Russia wants the existing five permanent members of the U.N Security Council to retain the right of veto if other permanent members are created under a proposed reform of the United Nations, a top diplomat said Wednesday.
U.N. Secretary-General Kofi Annan has proposed a sweeping reform of the body, which includes expanding the 15-member U.N. Security Council to reflect changes in global realities.
Annan backed two options proposed in December by a high-level panel. One would add six new permanent members and the other would create a new tier of eight semi-permanent members: two each from Asia, Africa, Europe and the Americas.
"As for the prerogatives of the current five permanent Security Council members, they should be fully retained," Deputy Foreign Minister Yuri Fedotov said in an interview with the Interfax news agency. "This means above all the right of veto."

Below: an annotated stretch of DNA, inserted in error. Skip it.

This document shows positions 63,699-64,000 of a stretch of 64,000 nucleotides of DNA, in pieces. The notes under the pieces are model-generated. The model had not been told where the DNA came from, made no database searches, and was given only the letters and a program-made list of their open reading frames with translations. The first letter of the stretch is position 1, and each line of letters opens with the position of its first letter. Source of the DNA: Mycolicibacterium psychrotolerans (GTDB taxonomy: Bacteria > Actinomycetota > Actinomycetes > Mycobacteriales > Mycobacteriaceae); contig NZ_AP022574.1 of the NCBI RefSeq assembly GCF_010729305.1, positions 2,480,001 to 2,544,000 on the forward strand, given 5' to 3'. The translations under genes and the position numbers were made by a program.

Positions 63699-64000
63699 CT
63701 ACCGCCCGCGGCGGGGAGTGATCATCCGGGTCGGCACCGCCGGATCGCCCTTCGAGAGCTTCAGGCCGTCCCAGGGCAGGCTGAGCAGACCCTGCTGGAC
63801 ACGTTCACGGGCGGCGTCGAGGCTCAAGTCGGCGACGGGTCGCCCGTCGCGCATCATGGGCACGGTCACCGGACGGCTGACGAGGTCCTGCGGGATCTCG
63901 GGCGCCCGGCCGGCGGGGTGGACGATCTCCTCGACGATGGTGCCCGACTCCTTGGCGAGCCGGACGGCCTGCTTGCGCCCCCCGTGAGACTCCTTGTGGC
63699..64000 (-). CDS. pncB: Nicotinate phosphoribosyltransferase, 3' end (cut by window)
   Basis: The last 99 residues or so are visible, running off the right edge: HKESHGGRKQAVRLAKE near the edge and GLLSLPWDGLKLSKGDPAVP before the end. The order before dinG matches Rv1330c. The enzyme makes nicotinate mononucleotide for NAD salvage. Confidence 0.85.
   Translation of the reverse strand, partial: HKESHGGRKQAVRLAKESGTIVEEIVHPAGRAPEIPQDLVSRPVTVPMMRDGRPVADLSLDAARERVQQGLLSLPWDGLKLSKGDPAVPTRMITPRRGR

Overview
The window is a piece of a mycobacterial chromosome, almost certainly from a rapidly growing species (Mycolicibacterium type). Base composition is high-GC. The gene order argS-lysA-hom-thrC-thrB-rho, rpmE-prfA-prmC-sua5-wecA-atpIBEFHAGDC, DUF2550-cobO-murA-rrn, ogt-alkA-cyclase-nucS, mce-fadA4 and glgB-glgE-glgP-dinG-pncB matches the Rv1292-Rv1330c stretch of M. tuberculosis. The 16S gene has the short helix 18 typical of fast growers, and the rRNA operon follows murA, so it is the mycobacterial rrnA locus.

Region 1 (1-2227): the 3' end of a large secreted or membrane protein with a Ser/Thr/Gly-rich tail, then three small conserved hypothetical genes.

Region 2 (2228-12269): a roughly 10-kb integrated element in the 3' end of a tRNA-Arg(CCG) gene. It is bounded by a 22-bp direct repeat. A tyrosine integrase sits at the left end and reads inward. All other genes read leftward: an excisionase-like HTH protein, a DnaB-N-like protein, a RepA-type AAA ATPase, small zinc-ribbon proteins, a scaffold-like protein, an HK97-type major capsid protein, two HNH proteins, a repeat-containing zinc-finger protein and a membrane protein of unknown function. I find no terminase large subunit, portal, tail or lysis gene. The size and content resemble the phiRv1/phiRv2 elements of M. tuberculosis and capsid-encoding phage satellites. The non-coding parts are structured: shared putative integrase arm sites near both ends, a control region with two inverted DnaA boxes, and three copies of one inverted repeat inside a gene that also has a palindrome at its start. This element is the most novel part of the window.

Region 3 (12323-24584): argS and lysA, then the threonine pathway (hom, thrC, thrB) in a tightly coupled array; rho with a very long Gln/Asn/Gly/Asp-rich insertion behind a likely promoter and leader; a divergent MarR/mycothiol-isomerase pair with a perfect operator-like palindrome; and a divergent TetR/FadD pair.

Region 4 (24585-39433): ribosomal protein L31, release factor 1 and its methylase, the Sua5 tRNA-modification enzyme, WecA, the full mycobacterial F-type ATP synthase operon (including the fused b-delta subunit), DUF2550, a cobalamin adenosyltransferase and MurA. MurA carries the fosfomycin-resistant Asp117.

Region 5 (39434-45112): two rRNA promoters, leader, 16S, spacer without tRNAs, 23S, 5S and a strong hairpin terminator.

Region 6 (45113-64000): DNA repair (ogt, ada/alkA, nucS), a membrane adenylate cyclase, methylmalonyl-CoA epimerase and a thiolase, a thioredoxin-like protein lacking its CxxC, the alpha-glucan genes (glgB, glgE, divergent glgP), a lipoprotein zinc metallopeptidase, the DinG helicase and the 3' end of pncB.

Asked if this means that other countries that might become permanent Security Council members should not have the right to veto, Fedotov said: "This issue is controversial, and it would be very hard to reach agreement on it."
"Therefore many U.N member states believe that this decision should not be sped up at the present stage but rather postponed," he said.
Russia, the United States, France, Britain and China have the right of veto as permanent members of the world body's decision-making branch.
First and foremost, it goes about the replacement of the French-Russian SaM146 engine with the Russian PD-8 aircraft engine